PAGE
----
Wednesday, October 11, 2006

The Call of Cthulhu


The Call of Cthulhu
Directed by Andrew Leman, USA, 2005
Horror / Thriller / Black & White / Silent, 45min
Distributed by H.P. Lovecraft Historical Society

Story:
H.P. Lovecraft's classic tale of Gothic horror finally brought to life. A young man inherits his Grandfathers belongings, among these his research into the mystic Cthulhu Cult. He reads the journals, solves the last few puzzles and finds himself drawn into a nightmare beyond his wildest imagination.


Me:
Lovecraft is one of the few horror writers who I feel have been worth reading. There's a feel to his words, he manages to set a very distinct tone in his writing. I also feel that the movies based on his novels, like Re-Animator 1985, From Beyond 1986, Dagon 2001 (all of them by Stuart Gordon!), and Yuzna/Gans/Kaneko's Necronimicon 1994, all have a certain mood to them that works and are reminiscent of the feelings I had when I first read the novels. So how good couldn't this short 45 minute adaptation of Call of Cthulhu be? Well, it is really really good. It's a low budget job, mostly financed by Andrew Leman and Sean Branney, both founders of the "H.P. Lovecraft Historical Society", and it's obvious of their reverence for the original story. No extra frills, just the story as it is, all three episodes and the wrap around, as taken right from the novella. They have chosen to shoot in black & white with intertitles to get that authentic 20's feel to it. Postproduction wise they have ditched the colour and given the film a vintage look. Which all works fine, I just wish that they had done something about the video sharpness. Nothing disturbs me more than video trying to pass as celluloid, an effect which with today’s technology is pretty easily made in post. The sets are great and there's an obvious huge amount of inspiration taken from the German expressionists here, Robert Weine's Cabinet des Dr. Caligari 1920, Murnau's Nosferatu, eine Symphonie des Grauens 1922 and Faust 1926, with their painted shadows and big black spaces. When we finally get to the climax of seeing Cthulhu they show us the lost joys of stop motion animation. It works like a charm. So apart from the crispy video shining through more often than it should have this is going to be a definite cult classic in the years to come. I raise my hat to you Mr's Leman & Branney.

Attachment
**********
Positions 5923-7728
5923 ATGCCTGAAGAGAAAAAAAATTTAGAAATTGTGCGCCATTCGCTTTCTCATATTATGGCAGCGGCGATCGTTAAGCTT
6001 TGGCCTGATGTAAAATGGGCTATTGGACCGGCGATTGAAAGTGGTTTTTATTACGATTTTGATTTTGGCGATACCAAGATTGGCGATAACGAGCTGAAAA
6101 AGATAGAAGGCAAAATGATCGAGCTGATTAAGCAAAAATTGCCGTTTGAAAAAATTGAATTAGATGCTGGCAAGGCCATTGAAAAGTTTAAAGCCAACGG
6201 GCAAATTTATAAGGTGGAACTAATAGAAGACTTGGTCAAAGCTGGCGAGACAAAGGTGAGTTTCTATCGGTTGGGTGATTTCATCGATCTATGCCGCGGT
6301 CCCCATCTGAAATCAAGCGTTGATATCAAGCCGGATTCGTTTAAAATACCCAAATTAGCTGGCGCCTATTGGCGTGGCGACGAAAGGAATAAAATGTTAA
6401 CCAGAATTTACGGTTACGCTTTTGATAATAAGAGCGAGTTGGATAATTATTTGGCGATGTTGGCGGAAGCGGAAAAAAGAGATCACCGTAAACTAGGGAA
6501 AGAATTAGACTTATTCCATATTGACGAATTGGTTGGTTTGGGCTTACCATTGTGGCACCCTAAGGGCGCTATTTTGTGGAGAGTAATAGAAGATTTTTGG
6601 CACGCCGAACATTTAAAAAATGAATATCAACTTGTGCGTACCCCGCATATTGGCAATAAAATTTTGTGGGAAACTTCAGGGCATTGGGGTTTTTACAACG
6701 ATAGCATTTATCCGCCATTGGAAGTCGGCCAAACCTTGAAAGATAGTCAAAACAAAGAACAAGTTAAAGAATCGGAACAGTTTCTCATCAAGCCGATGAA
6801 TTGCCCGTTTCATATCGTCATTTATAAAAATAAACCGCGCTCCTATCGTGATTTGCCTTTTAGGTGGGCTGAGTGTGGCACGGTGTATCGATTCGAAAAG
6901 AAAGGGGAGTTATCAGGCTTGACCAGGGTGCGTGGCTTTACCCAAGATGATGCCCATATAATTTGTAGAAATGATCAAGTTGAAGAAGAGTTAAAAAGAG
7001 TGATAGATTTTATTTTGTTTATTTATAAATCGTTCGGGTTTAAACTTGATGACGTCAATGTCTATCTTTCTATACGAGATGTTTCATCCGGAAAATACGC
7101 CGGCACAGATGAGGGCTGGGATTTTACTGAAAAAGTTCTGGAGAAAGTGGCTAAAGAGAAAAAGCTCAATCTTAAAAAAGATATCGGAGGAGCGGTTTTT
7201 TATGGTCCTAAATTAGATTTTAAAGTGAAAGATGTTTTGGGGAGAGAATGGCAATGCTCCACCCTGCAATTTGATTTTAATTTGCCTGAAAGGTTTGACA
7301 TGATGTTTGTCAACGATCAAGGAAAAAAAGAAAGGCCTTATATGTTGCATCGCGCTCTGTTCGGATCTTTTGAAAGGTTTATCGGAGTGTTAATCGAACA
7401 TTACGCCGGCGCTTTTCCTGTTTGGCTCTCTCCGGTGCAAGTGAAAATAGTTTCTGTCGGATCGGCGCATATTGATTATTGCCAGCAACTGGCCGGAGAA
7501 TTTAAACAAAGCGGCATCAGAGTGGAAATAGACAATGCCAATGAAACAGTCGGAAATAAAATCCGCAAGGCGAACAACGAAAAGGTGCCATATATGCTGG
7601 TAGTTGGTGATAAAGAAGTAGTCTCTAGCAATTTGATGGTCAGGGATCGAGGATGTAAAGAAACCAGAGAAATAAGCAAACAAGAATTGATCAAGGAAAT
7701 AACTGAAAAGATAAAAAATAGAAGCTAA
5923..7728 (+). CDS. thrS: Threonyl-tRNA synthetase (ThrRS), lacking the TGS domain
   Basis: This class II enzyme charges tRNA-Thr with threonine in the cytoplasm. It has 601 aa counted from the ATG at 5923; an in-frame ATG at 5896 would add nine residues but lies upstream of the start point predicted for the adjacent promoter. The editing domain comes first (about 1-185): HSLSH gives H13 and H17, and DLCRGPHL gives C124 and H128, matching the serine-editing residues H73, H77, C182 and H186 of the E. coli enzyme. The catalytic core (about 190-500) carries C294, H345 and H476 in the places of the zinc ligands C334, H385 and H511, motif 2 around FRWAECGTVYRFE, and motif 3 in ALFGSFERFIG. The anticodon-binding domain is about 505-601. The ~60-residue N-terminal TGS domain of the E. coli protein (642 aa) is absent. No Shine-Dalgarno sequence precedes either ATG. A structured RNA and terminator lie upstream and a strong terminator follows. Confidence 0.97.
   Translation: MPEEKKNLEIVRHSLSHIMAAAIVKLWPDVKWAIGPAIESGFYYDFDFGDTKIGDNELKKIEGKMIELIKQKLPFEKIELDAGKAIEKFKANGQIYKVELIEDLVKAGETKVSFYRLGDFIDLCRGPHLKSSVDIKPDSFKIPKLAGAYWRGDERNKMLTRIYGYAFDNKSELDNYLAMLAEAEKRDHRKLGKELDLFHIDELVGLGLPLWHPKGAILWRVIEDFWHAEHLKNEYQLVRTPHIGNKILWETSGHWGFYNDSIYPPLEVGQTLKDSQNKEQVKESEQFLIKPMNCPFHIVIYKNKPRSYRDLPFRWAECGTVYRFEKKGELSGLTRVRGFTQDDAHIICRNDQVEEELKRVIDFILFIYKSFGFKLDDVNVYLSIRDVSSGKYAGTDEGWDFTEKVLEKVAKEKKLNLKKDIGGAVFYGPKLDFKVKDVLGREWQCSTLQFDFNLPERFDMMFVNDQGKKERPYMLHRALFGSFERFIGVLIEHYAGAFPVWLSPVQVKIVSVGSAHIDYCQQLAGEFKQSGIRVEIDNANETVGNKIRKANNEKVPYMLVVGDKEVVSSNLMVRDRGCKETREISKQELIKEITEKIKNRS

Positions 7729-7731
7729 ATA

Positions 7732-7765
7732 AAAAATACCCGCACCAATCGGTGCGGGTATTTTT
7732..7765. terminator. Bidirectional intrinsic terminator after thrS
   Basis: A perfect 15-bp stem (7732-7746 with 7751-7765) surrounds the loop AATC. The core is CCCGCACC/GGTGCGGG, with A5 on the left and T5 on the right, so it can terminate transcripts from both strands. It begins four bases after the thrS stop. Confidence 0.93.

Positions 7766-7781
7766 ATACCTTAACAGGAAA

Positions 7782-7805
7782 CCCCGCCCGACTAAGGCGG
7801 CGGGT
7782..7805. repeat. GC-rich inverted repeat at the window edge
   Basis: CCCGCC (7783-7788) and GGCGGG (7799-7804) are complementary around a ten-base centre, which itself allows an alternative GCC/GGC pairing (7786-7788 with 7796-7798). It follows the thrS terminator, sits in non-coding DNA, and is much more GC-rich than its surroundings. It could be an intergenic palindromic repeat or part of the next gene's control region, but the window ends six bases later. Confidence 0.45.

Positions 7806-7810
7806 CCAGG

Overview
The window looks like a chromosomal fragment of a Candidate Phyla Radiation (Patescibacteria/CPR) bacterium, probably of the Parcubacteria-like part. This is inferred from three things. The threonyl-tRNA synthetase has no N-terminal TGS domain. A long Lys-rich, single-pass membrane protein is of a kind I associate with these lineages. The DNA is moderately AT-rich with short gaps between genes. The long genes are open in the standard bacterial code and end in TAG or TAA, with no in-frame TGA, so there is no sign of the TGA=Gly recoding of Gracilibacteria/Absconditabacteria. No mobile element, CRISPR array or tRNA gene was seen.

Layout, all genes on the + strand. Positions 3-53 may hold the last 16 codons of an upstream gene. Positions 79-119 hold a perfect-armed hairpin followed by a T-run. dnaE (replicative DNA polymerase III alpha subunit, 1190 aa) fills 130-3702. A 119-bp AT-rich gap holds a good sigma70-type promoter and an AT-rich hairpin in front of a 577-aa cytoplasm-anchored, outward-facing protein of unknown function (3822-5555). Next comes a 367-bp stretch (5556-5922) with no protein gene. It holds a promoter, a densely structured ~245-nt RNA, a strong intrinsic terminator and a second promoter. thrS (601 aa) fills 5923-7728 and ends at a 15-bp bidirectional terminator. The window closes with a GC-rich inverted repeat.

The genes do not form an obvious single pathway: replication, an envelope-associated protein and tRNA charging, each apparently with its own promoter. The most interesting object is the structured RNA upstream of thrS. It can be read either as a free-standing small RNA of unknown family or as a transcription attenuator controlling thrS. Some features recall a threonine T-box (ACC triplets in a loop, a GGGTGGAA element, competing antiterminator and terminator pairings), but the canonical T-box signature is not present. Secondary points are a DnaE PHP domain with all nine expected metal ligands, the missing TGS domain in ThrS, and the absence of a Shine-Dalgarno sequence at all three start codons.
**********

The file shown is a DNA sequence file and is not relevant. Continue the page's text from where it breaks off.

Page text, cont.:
Image:
Presented in Mythoscope, their own brand, the full frame 4:3 image works like a charm for a film trying to come off as an old lost silent movie. As it's a silent movie, the old school intertitles offer no more than 24 different languages to choose from, that's just how eager they are that everyone can see this piece of work.

Audio:
Two options are given, the rich symphonic score in either Hi-definition or Mythophonic, which is also their very authentic old silent movie crispiness to the score.

Extras:
The movie trailer, also presented in Mythophonic sound, half an hour of behind the scenes, creating props, production design and the making of. Photographs from the set, and from the movie. A few deleted scenes with more footage of Cthulhu. Also on the DVD is a full set of replica props from the movie printable from your computer.

Just the pure heart and fact that the H.P. Lovecraft Historical Society made sure that the film is available on DVD presented in the ingenious format "Mythoscope" is worth supporting. Probably the best Lovecraft adaptation to date and for a long time coming. That is until some major studio gets these guys on contract and let's them go wild. Buy it and check it out, you won't be disapointed.

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